Patient Comments: Stroke - Signs

Question:

Did you notice warning signs before you had a stroke? Submit Your Comment

Comment from: Hannah john, 35-44 Female (Caregiver) Published: July 11

My sister did not notice any symptoms of stroke before the breakdown, and right now she can't, talk, sit or stand.

Comment from: Crihards, 19-24 Female (Patient) Published: May 08

I was 23. The night before my transient ischemic attack I felt an indescribable pain in my head. It was like a headache, but a very different sensation. The next morning I was getting ready for work and began to feel dizzy and had vision loss - like the sensation you feel when you stand up too fast after a workout. I sat down to breathe and noticed that I couldn't feel my left leg, left arm, or half of my face. I am the type to avoid the doctor at all costs but decided I needed to go to the hospital a half hour later.

Comment from: Jimbo, 55-64 Male (Patient) Published: July 28

Warning signs of stroke! Heavens, I'd had them for over 18 months and didn't even know it. Now I know the whole story. I'd been having lightheadedness, speech disturbances (although I didn't notice them, reported to me by family and friends), episodes of (so unlike me) weird behavior, and finally, my vision would 'star up' and I'd feel like I was going to faint. Finally, the vision and fainting symptoms were too much to ignore, and I saw my general physician, who listened to both sides of my neck for bruits (noises caused by disturbed circulation); he sent me to the hospital that very same afternoon for an ultrasound of both carotid arteries. Sure enough, the blockage was rated at 90 plus percent, and the next morning I found myself admitted through the emergency room for surgery. They did an endarterectomy on my right carotid, and after a long period of recovery from the surgery, I'm finally ok. The vascular/neuro surgery team said it takes about 5 years for a carotid to become blocked; but the terrible thing is you don't know when that 5-year clock starts ticking, and the symptoms get worse very subtly over a long period of time. The advice given on this web site is wise; do not ignore it. If I had the past 40 years to live all over again, I'd watch my diet and make sure I exercised.

Comment from: Cathy, 45-54 Female (Caregiver) Published: July 14

Prior to having a stroke, I had a severe headache, worst one ever experienced and extreme sensitivity to light.

Comment from: old is new, 65-74 Female (Patient) Published: March 17

I had an unusual type of headache and severe pulsating pain in right shoulder continuing up the neck to my head, resulting in basal ganglia stroke.

Comment from: Tom Egelhoff, 65-74 Female (Caregiver) Published: April 20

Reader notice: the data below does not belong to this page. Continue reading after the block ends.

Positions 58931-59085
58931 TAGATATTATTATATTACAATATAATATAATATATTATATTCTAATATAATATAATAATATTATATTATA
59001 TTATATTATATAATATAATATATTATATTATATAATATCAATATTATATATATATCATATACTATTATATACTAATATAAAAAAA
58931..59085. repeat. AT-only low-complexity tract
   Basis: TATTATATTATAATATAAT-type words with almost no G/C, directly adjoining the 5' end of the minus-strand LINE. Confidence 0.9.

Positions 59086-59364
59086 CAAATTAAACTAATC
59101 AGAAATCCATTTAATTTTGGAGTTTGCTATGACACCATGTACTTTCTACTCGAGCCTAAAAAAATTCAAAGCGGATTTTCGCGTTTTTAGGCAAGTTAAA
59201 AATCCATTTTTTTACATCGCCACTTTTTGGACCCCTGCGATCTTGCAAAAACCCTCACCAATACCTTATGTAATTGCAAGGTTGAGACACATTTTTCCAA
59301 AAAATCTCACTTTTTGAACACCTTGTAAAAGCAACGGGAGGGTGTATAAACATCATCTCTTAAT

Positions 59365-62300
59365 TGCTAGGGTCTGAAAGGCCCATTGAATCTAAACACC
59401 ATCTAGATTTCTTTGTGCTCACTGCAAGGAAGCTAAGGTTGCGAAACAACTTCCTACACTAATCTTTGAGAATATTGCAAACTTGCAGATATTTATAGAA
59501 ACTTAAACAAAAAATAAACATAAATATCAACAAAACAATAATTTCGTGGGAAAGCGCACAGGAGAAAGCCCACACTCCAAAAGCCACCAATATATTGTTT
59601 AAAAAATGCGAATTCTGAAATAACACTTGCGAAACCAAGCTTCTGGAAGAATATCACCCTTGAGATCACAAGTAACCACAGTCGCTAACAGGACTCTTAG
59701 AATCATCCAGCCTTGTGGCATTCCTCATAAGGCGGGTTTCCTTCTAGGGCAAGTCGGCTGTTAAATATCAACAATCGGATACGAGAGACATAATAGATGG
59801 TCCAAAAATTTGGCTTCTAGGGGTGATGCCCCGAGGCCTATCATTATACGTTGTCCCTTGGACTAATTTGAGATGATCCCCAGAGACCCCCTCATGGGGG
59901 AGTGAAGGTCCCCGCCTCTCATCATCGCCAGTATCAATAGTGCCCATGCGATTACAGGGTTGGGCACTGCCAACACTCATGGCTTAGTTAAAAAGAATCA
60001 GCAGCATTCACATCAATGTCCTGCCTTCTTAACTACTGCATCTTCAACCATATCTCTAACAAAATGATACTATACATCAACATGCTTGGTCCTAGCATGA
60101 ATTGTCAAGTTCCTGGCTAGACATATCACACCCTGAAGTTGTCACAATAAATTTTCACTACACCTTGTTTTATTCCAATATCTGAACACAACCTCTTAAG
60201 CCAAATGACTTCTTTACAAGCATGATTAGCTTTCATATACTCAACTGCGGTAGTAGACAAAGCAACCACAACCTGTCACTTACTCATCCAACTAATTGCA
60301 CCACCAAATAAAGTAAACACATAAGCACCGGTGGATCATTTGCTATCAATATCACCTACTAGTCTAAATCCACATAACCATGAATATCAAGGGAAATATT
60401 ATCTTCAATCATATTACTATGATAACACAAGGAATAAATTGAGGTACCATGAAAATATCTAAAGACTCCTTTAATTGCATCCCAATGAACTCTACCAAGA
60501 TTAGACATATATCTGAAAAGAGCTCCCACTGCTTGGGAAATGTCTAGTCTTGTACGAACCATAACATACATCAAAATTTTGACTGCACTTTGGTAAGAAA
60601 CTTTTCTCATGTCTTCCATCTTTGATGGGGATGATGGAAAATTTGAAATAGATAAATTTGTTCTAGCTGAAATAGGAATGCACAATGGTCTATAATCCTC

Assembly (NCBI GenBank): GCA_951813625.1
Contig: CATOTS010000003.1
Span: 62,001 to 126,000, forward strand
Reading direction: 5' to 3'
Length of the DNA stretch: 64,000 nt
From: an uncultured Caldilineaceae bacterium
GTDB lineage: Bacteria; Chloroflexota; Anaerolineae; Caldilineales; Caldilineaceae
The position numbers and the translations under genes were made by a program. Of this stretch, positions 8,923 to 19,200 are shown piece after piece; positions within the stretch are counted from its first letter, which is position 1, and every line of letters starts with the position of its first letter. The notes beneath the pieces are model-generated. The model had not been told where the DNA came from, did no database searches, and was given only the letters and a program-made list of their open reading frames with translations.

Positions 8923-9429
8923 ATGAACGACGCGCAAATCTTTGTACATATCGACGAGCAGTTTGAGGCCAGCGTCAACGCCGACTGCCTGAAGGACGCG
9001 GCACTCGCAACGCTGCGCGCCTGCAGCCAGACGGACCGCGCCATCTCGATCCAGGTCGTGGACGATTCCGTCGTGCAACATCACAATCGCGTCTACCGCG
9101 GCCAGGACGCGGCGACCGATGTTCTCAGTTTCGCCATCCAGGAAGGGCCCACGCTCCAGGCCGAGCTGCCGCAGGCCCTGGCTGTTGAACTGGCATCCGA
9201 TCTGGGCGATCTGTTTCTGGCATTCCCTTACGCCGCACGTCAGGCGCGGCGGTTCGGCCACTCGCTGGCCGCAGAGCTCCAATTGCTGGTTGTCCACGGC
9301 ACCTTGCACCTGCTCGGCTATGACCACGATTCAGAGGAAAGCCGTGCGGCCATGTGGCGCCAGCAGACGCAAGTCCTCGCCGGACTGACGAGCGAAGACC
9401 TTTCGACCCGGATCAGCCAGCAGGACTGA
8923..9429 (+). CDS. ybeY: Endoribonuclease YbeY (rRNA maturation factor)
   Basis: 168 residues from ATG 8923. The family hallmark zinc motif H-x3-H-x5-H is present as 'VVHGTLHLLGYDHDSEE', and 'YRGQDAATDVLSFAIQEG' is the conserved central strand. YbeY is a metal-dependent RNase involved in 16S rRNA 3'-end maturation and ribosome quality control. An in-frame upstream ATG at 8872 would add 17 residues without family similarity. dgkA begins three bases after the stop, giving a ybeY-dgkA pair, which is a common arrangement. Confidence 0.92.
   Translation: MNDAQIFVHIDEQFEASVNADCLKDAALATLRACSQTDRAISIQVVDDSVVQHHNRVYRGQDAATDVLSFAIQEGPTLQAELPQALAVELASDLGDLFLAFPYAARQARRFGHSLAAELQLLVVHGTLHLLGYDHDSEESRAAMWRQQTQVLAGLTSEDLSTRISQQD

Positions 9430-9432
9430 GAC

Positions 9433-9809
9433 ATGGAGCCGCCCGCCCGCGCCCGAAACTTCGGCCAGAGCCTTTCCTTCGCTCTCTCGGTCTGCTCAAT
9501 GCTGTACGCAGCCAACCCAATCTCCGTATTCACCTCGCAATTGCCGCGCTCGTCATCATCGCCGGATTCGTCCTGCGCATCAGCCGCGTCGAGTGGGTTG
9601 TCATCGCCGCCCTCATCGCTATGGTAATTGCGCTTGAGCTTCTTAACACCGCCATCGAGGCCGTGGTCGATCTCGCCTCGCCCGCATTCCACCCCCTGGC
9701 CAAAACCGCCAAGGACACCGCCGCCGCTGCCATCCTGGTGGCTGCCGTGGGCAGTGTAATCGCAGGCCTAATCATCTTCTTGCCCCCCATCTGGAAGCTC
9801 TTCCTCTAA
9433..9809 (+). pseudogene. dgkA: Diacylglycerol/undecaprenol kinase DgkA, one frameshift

Most of us are familiar with the more conventional stroke where the symptoms are more dramatic. Slurring of speech, loss of motion or paralysis on one side of the body, loss of the ability to smile, loss of balance, blurred or double vision. Many people never recover their normal way of life after a stroke. However, this is not the only kind of stroke. I'm talking about my wife's experience with mini-strokes and the dangers of not recognizing the less obvious signs. One Monday morning my wife was walking to the couch carrying a small plate with a sandwich. The plate was tipped toward the floor and the sandwich was ready to fall. She didn't even notice it. In hindsight she realized her left leg was not moving as well as her right leg. The next day she was fine. No problem. But again, in hindsight, how could we have been so blind to these obvious signs! At physical therapy four days later upon hearing her description of the previous Monday the staff rushed her to emergency where is was discovered she'd had a mini-stroke four days earlier. I get up one morning a few weeks later to get my morning coffee and my wife has two black eyes, a sore nose, and a scrape on the chin. Our first thought was I rolled over in the night and smacked her. Or, our medium sized dog might have hit her jumping into bed. Once again, a hospital visit confirmed she had had another mini-stroke and fallen face first, got up, went to bed, and had no memory at all of what happened. Now we're on guard.

Comment from: lizineaston, 55-64 Female (Patient) Published: September 16

It was 8 pm, and all of a sudden I was very tired. I told my husband I was going to bed. I went upstairs, put on my night clothes and suddenly got a terrible pain in the pack of my head which radiated to my ears. I knew something was wrong. I went to my husband's night stand and got two aspirin and swallowed them. I headed for the bathroom, was walking into walls to get there. I called for my husband. He came upstairs, could not understand what I was saying. He called 911, the emergency medical technicians (EMTs) came while he was on the phone with 911 operator. I was rushed 6 blocks to the hospital. In minutes I had a CT scan and was given the clot buster drug. In less than an hour my speech was much improved. I had some weakness in my left arm. That was a Wednesday, by the following Friday afternoon I went home. Seven weeks later I am 95% improved.

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